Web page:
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About Albany daily democrat. (Albany, Or.) 1888-192? | View Entire Issue (Nov. 28, 1888)
HOW ORGANIZED LAIIOlt VOTKD.
In another column we have 6hown that
the threat of the wool growers of Ohio
and California that ' thousands of votes
would be lost to the democrats on account
of its tariff views was an Idle one, for the
republican majority in each of these states
was reduced, and we propose now to show
that the proposal to reduce the tariff had
no effect in frightening the Intelligent or
ganized laborers of the country. In no city
in the Union is organized labor more intel
ligent nor better versed in the economic
questions of the day than in Indianapolis,
the home of General Harrison. Here the
questions pertaining to the tariff have been
discussed with great assiduity among labor
people. And here, notwithstanding the
democratic vote which Mr. Harrison re
ceived on the ground of state pride,yet the
majority which Blaine received in Harri
son's county, Marion, four years ago was
entirely wiped out this vear,and Mr. Cleve
land carried the county by nearly 400 ma
jority. This same increase in the demo
cratic vote in industrial centers is shown by
the election returns all over the country.
Philadelphia is a very bee-hive of indus
trial avocations. Labor here, as in Indi
anapolis, is intelligent,organized and well
grounded in the economic questions that
affect the interests of labor. But what
proves to be a puzzle to republican leaders
and manufacturers, these people voted
largely for Mr. Cleveland and tariff reform,
so much so that Blaine's majority in that
city of 30,000 four years ago was reduced
this year to 18,000. In New Jersey manu
facturing is almost the exclusive occupation
of the people.and the great body of the peo
ple are wage earners. These people, like
wise, are organized into labor unions in
whose meetings all political questions af
fecting their wellfare are intelligently dis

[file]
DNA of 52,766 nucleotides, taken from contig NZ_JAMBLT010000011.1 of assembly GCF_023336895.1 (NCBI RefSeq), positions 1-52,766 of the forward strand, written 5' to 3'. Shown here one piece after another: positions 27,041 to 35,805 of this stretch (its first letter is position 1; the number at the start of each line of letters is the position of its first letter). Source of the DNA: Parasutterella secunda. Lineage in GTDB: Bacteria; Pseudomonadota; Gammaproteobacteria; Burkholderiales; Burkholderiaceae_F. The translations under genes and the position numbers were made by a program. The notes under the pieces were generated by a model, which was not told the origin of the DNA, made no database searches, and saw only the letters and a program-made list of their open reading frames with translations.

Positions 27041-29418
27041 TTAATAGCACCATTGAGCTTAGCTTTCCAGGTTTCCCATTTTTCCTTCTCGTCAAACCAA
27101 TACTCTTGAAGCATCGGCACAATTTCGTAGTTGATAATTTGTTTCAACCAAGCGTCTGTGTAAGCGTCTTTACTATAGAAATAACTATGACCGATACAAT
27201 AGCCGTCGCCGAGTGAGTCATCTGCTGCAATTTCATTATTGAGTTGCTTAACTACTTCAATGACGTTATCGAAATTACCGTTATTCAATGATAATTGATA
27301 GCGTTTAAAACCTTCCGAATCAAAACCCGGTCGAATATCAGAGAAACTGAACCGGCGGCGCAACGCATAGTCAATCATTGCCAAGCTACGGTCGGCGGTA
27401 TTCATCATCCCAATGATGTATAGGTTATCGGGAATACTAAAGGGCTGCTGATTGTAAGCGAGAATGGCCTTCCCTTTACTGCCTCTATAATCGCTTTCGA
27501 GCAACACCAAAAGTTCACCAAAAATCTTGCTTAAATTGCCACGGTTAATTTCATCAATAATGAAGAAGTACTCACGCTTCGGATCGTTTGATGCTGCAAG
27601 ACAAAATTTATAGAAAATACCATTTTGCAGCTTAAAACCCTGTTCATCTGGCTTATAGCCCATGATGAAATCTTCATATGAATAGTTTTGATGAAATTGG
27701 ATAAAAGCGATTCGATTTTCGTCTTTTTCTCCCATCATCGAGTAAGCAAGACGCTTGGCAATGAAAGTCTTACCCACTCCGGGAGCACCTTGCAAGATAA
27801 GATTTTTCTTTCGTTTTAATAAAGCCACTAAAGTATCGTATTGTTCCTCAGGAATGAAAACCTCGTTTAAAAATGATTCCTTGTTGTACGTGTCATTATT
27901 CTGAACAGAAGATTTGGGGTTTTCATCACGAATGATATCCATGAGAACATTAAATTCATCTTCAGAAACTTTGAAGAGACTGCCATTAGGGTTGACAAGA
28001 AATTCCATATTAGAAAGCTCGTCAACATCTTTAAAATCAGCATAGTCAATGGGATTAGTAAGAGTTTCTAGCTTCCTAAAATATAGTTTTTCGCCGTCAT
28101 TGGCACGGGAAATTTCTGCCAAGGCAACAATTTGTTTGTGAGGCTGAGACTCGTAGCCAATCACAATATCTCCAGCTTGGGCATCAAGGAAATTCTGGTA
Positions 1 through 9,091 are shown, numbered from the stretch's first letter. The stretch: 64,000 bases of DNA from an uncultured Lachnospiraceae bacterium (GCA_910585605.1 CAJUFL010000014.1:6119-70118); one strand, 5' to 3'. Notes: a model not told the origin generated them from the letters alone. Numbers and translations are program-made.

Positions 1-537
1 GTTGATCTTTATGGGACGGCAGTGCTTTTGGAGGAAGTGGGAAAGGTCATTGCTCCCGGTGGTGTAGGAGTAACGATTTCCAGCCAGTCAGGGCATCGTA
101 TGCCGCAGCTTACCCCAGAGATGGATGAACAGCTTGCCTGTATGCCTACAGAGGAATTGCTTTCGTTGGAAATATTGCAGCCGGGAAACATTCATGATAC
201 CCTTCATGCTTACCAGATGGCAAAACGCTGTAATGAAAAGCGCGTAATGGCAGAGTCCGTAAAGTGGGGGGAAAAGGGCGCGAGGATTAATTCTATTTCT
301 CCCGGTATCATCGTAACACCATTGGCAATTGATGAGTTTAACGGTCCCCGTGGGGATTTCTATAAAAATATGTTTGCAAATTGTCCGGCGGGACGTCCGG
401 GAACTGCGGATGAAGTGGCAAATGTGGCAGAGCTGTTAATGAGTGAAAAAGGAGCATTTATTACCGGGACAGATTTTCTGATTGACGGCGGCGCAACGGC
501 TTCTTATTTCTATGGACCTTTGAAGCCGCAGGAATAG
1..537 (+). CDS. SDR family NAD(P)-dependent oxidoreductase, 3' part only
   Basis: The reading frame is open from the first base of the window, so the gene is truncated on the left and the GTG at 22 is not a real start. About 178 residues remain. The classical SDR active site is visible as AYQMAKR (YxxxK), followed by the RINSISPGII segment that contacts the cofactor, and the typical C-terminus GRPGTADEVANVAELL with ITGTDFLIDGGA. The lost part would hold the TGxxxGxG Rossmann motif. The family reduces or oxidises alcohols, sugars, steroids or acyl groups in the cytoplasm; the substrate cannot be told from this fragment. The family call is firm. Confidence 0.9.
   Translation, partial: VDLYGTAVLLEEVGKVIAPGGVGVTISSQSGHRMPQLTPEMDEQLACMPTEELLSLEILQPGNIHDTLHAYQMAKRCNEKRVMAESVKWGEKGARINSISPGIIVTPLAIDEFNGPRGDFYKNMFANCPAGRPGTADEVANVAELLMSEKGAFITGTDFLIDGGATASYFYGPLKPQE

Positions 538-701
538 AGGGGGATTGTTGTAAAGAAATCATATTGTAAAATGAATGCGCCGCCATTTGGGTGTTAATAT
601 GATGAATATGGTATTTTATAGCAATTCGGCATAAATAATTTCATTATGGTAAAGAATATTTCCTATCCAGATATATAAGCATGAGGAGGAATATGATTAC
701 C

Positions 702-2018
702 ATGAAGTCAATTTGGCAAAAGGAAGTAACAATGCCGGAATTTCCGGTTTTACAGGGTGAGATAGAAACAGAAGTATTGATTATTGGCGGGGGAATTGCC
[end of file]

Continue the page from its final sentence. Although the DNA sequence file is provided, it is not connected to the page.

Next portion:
cussed. Here Cleveland's 4,400 majority
of four years ago was raised to 8,000 this
year. In all the manufacturing towns of
Massachusetts where the great body of the
voters are labor people this same increase
in the democratic vote is seen. In Lowell,
one of the great cotton manufacturing
towns of that state, Blaine's 1075 majority
of four years ago is reduced to 408 for Har
rison this year. In Lawrence.another cot
ton manufacturing town, Blaine's 241 ma
jority is wiped out and Cleveland given 226
majorltr. la Fall River Blaine's 960 ma
jority is reduced to 49 for Harrison. In
Holyoke Blaine's majority four years ago
was 50. This year Cleveland has 651 ma
jority. Worcester is an Iron manufactur
ing town. Four years ago Blaine had 3429
majority. This year Harrison has 1997.
North Brookfield , where boots and shoes
are manufactured extensively, gave Blaine
84 majority; and now gives., Harrison 21
majority. In Marlboro Blaine had 155 ma
jority, and ft now giyes Cleveland J40 ma
jority. Woburn gave Cleveland 205 ma
jority in 1884 and this year it gives him 269
majority. And thus we might continue
to name town after town where labor peo
ple constitute the great body of the people
where the democrats ha7e made gains.thus
showing that generally in all communities
where labor is organized, these democrats
fared well, while among unorganized labor
people they fared badly. The inference to
be drawn from a'.l this is, that where labor
organizations exist in which," for several
years past, the economic and wage prob
lems have been thoroughly and intelligent
ly discussed and well understood, there the
democratic vote has been increased, while
among unorganized laborers among whom
the same special effort to understand the
tariff and labor questions has not been
made, there democrats have lost. While
farmers, as a rule, would be most largely
benefitted by a reduction of the tariff, they
seem slowest to comprehend how they are
burdened ith unnecessary taxation for the
benefit of others, and hence have not re
sponded to the call for revenue reform as
they will before another presidential con
test shall come on. Farmers are prover
bially conservative and slow to move.
This grows out of the Isolated character of
their vocations. They.are not thrown to
gether as labor people are, and hence have
not the same opportunities to study the
effects of the tariff upon their interests as
do labor people.
All kinds of woolen dress goods are 25 per
cent cheaper than they were a year ago. Our
stook'is all fresh, consequently we can give
yery low prices.
W. F. Read,
A splendid stock of library and hanging
lamps just received at Wallaos Si Thomp.
Try our mince moat in glus, its fine.
Wallace Sc V omsc
iioks, Sium, Siom. -In tills line w
have always shown the very best goods to
be found in the markets of America, the
knife will be put to goods in this depart
ment as they must go. Call and see for
Mostkitu & Seitknbach.
A fine stock of new. walnuts, almonds,
Brszill's, Peacin and Filbufi at Wallace
ft Thompson s. ,
WIMiTHKRE BKJA BREAK-UP?
A dispatch from Indianapolis says:
"A movement is on foot among promi
nent Democratic ex-soluiers in this State
to withdraw from the Grand Armv of the
Republic, and form an association com
posed entirely of Democrats, the cause be
ing the political character of the Grand
Army during the last campaign."
Leading dunocratic ex-soldiers of Indi
ana, and members of the G. A. R. are